I was introduced to Morisco literature by the distinguished Dr. Ottmar Hegyi when I was an undergraduate student. It was he who encouraged me to enter graduate school and complete a thesis on Aljamiado literature. I spent over a decade researching the topic in preparation for my dissertation; however, my mentor, Professor Hegyi, retired prior to its completion. That work, Shi’ism in the Maghreb and al-Andalus, is set to be published in the near future. It is a work that was researched and written while I was a graduate student at the University of Toronto.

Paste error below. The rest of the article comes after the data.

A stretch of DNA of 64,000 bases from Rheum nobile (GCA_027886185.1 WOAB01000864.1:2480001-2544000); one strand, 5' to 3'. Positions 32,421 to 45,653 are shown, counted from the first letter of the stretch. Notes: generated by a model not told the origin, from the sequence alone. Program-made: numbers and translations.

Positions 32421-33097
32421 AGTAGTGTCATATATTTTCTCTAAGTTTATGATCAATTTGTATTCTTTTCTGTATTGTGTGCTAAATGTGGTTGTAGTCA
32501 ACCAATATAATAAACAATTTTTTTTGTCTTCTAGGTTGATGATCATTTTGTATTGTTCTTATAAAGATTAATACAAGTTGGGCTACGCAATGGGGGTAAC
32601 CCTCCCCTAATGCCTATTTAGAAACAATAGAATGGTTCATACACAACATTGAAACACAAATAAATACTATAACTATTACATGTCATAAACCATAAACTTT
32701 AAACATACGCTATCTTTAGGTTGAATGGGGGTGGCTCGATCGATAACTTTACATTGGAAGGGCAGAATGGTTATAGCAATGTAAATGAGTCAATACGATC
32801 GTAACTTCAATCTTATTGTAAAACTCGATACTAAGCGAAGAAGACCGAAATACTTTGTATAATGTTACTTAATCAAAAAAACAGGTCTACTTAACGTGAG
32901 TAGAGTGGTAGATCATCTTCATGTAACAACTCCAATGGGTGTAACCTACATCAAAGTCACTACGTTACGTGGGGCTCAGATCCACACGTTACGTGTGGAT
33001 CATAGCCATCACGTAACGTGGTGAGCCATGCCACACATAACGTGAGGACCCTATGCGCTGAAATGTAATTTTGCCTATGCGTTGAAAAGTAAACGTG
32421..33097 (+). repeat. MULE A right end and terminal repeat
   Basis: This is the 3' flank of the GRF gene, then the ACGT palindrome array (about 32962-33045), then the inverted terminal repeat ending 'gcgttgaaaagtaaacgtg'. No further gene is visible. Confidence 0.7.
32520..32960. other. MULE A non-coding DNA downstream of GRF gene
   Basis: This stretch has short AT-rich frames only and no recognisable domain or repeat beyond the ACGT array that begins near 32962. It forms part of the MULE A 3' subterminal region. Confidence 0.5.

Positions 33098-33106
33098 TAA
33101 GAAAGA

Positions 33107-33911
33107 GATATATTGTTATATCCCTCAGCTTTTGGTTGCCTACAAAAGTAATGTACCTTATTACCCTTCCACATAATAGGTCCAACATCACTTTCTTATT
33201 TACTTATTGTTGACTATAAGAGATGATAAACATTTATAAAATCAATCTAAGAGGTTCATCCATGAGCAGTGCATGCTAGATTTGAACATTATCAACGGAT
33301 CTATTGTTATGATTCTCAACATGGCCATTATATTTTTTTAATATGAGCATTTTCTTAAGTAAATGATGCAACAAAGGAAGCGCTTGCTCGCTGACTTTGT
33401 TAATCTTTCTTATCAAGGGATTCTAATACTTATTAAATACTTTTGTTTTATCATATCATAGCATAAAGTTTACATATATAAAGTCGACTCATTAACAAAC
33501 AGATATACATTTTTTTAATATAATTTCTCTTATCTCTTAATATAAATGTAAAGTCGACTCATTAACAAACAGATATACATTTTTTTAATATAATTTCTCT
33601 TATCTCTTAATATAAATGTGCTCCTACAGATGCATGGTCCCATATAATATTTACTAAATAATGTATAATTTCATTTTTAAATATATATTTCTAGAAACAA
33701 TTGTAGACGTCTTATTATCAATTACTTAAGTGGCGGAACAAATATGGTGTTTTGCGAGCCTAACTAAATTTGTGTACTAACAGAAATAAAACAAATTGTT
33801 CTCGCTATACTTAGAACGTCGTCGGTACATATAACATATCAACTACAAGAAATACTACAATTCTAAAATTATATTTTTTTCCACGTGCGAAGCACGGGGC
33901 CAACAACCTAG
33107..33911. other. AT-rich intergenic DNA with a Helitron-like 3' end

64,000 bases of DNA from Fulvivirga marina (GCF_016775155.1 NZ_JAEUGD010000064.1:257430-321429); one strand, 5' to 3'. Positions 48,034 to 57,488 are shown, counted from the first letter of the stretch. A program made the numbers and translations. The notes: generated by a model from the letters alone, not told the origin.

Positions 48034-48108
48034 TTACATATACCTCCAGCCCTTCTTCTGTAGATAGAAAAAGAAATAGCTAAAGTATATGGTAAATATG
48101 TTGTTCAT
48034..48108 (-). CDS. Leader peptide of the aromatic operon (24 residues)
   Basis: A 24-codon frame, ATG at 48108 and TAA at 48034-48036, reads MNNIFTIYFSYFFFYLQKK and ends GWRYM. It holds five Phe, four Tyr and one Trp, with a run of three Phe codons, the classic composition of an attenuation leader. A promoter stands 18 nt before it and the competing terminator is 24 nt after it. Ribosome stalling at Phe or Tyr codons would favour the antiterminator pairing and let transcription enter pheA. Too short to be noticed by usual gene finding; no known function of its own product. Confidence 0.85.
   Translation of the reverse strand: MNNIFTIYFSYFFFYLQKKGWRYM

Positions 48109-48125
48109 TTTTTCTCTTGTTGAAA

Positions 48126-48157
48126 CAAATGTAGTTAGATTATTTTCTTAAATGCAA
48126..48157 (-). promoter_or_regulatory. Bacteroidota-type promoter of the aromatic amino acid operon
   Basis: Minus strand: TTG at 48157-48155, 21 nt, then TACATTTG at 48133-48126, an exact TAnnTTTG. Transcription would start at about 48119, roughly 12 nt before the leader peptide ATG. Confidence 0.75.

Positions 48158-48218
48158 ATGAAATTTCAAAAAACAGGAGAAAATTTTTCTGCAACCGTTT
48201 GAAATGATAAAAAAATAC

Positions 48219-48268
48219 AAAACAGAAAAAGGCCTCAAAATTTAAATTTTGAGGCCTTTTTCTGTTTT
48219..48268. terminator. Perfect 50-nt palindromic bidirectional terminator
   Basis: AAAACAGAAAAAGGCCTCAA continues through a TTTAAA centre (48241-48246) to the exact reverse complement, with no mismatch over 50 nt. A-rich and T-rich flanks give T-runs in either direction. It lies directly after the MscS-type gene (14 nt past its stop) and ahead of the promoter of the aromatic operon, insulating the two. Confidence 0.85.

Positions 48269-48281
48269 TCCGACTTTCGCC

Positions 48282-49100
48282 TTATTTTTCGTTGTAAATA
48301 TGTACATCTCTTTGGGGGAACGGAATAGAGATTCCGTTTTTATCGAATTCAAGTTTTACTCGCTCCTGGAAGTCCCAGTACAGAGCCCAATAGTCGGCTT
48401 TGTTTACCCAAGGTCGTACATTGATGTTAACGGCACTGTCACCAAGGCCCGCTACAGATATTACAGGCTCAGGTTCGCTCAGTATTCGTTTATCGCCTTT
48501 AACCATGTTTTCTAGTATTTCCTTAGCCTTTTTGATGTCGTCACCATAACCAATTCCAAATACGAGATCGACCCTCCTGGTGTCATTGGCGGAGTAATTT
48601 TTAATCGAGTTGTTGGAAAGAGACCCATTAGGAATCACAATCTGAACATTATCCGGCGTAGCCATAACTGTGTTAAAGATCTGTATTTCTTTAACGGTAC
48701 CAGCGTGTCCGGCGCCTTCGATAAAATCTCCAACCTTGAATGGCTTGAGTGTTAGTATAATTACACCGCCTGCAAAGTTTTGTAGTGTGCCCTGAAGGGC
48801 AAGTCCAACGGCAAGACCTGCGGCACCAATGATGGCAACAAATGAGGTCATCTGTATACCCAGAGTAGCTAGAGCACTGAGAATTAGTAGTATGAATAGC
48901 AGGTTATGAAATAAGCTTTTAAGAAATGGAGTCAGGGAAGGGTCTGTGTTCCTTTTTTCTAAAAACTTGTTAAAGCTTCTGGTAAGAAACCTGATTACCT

Since the retirement of my mentor, an eminence in Aljamiado-Morisco literature and the influence of Islam on Spanish literature, left me without a thesis director, I decided to complete a thesis on The Islamic Presence and Influence in Pre-Columbian America, a work that bridged Hispanic and Islamic Studies. I completed all the research required and wrote a significant portion of my thesis only to learn that a sector of scholars did not consider it “politically correct.” They dogmatically embraced the notion that there was no contact with the Americas prior to Columbus. My work, in their view, was historical revisionism. I am sure they had anxiety attacks when it was established that the Norse had been traveling to these lands as early as the 10th century. Lance aux Meadows must have been a nightmare for them. Although I believe that some Muslims and Black Nationalists grossly exaggerate claims of African and Arab contact with the Americas, I have little doubt that some Arabs and Africans crossed the Atlantic prior to Columbus.